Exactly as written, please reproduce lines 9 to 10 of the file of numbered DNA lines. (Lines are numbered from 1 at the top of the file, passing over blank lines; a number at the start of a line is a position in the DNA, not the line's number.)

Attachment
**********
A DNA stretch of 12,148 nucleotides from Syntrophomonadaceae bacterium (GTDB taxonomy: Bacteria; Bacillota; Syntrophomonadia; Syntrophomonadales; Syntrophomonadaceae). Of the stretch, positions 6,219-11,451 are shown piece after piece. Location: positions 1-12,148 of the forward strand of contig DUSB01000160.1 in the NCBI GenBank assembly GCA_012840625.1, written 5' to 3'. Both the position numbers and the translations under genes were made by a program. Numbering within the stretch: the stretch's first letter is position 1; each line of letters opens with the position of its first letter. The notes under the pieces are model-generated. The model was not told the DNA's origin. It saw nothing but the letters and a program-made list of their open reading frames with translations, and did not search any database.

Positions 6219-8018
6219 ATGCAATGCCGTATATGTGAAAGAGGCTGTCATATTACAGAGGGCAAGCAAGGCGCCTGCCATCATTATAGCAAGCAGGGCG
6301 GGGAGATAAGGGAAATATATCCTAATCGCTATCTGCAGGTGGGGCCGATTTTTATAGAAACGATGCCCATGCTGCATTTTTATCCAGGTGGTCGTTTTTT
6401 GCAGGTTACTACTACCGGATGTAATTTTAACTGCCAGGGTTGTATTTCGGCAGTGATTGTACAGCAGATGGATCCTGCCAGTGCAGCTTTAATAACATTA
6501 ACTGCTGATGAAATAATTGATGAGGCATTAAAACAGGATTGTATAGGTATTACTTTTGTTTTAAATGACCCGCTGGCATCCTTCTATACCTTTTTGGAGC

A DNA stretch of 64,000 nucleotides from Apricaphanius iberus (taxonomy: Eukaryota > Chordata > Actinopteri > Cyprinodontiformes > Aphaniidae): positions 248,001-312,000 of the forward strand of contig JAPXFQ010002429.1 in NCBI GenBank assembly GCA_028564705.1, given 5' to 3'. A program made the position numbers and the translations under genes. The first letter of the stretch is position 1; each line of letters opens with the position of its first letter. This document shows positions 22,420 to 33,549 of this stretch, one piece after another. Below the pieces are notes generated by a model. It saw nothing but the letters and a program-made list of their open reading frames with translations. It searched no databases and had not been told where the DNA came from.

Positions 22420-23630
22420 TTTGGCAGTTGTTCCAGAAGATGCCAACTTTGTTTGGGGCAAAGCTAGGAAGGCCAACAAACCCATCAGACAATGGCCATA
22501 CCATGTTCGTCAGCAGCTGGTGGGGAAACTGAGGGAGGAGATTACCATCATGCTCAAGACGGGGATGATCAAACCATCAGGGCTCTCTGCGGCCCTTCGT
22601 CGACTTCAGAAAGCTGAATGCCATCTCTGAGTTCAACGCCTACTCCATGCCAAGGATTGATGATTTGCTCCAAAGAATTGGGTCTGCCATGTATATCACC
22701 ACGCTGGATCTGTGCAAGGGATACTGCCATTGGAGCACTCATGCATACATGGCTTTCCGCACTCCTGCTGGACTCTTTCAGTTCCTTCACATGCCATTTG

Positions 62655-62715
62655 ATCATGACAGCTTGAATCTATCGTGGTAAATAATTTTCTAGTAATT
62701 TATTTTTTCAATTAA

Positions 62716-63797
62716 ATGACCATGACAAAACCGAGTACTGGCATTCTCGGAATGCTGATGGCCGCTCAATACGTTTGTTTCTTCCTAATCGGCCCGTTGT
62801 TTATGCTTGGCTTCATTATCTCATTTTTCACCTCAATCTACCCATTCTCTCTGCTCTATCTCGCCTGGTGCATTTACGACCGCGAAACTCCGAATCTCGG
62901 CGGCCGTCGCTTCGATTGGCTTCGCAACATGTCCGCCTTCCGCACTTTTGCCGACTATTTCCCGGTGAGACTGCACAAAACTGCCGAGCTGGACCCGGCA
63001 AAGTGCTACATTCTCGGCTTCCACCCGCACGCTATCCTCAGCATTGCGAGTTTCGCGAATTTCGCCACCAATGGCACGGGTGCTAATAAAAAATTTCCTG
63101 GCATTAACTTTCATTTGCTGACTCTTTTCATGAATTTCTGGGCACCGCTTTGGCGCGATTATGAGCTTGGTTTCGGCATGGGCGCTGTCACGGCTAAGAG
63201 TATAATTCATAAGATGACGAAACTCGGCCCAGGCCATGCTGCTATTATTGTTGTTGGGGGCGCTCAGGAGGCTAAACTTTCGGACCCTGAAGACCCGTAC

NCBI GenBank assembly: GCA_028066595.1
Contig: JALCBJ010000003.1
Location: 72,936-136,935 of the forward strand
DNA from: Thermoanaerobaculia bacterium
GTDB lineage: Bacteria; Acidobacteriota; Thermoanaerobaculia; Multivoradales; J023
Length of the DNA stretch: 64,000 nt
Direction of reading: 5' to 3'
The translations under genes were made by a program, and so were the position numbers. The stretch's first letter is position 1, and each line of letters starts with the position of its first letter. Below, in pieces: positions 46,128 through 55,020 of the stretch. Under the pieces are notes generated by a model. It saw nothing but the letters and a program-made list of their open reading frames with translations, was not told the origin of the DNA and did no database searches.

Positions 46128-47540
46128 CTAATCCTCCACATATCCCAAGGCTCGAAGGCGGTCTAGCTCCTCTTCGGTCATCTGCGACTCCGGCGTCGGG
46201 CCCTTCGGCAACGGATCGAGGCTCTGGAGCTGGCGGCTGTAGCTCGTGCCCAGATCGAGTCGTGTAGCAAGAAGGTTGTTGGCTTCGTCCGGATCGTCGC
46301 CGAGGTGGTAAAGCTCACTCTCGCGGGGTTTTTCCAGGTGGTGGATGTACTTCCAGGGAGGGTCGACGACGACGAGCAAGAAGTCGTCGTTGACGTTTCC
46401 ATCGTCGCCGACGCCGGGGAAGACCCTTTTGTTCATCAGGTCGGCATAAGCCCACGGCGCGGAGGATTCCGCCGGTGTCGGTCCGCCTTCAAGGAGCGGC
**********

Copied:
22420 TTTGGCAGTTGTTCCAGAAGATGCCAACTTTGTTTGGGGCAAAGCTAGGAAGGCCAACAAACCCATCAGACAATGGCCATA
22501 CCATGTTCGTCAGCAGCTGGTGGGGAAACTGAGGGAGGAGATTACCATCATGCTCAAGACGGGGATGATCAAACCATCAGGGCTCTCTGCGGCCCTTCGT